Luka, Harvey, and Ren are dolls!  I didn’t know how I felt about Luka at first because she is so analytical that it comes off very mechanical.  I understand why, now, and I do like her!  I felt really bad for her at the beginning, too.  My heart literally broke for her.  I  was so glad Luka had Harvey as a friend, and I thought he was such a great rock for her.  He just seems like such a genuinely good guy.  Then, I met Ren!  Ugh, Ren!  Let me clarify…that is a good “ugh.” He makes me a little nervous, still, but I think that just has to do with his upbringing.  Just for the record, I have an internal tug-of-war going on, and I don’t know why side I want to win; Harvey or Ren!  I love them both.

As far as the Genesi go — meaning the people themselves — I don’t want to talk about them except that I have hopes for Nate.  I will let readers discover the Genesi on their own!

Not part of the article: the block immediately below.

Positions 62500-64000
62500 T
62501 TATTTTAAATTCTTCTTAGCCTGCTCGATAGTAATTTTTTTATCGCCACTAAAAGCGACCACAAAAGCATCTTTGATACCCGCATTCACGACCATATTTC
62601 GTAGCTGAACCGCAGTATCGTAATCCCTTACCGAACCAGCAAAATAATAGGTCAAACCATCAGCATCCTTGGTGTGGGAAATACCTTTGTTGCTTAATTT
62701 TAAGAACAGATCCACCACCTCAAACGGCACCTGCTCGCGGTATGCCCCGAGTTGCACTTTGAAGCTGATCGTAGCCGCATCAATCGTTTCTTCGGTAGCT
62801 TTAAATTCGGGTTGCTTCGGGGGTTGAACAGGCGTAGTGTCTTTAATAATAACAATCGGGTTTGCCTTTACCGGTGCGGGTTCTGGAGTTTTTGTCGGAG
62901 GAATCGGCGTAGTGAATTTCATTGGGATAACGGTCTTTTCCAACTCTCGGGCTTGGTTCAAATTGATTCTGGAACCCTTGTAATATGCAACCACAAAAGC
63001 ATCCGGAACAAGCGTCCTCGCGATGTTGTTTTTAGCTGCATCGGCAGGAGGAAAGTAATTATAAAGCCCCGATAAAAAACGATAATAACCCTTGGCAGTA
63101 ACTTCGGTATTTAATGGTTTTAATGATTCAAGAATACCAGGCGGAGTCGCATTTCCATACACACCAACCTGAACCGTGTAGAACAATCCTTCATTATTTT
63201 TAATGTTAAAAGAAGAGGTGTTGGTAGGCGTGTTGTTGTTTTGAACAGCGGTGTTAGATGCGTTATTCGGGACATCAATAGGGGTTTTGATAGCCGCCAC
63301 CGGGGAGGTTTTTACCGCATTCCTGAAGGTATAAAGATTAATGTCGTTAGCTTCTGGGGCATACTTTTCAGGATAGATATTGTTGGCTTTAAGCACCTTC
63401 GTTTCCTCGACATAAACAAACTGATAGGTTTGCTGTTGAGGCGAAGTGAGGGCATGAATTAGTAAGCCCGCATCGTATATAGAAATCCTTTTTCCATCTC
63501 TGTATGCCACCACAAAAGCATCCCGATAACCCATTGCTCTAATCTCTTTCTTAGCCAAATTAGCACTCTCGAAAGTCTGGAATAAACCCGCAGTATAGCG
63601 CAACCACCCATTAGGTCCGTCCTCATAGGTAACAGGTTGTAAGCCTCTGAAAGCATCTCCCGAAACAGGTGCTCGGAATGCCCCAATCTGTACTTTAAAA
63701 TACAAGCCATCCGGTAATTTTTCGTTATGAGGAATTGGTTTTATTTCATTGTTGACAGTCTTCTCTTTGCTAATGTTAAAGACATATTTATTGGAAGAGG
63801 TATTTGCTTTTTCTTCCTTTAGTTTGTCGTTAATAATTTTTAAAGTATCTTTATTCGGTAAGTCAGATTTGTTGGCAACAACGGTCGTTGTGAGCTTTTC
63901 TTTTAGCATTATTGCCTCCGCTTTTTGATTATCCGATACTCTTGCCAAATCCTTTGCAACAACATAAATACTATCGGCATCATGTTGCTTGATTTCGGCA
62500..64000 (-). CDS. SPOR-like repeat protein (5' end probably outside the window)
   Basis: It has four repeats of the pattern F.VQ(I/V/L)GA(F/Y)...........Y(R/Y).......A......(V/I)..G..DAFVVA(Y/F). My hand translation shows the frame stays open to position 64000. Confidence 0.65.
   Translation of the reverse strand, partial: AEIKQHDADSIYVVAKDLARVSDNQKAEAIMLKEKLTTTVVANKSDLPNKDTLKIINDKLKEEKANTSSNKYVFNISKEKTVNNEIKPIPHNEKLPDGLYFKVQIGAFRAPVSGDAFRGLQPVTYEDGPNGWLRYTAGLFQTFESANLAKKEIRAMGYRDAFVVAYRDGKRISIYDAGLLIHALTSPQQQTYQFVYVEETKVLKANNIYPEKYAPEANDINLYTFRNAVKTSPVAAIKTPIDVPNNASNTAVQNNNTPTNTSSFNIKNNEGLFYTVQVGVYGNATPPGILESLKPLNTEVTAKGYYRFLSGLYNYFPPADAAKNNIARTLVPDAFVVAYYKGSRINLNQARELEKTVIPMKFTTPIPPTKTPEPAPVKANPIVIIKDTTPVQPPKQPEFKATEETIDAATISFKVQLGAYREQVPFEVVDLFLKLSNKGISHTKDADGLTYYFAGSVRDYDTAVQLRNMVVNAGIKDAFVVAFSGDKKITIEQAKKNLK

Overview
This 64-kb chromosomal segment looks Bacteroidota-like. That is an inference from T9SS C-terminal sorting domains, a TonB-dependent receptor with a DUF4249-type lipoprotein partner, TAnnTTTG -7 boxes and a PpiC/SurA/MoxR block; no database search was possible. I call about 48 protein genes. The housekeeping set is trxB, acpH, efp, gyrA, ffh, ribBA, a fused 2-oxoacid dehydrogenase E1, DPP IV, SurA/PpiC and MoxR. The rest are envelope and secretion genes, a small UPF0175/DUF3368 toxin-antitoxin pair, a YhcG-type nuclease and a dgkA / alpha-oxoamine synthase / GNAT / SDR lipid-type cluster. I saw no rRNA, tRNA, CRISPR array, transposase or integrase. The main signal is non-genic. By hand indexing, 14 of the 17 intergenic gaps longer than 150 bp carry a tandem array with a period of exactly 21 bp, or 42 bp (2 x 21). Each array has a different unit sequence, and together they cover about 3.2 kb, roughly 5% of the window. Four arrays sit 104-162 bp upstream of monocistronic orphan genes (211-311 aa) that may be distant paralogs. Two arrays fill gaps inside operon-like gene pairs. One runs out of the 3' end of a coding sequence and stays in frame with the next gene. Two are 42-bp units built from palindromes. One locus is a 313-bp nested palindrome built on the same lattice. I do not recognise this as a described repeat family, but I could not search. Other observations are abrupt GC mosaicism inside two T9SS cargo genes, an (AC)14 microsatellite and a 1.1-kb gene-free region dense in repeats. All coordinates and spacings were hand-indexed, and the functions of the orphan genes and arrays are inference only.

The last thing I wanted to critique is the writing.  Unfortunately, that (along with the lack of development) is the major reason I lowered my review rating.  I did think it got a little better as the book progressed, but I struggled with the lack of fluidity.  Concepts and phrases were often repetitive, and it made for very choppy reading.  I think this is something that will only improve as Willis continues to write and grows, perhaps adjusting her editing/reviewing/publication process, but for this book, I feel the inconcise writing hindered it, some.

Overall, as I said before, I enjoyed The Genesi Code, but I had some issues.  I think fans of dystopian/sci-fi YA will enjoy it, and I will recommend it!  I cannot wait to see what else Tristen has in store for us, and I hope the second book is in the works because I NEED to know what is going to happen next!  The Genesi Code releases September 1st and is currently available for pre-order!

Until next time…xo

*Thanks to the author for providing me with an advanced galley of this book. Please note that it, in no way, had an effect on my opinion or review.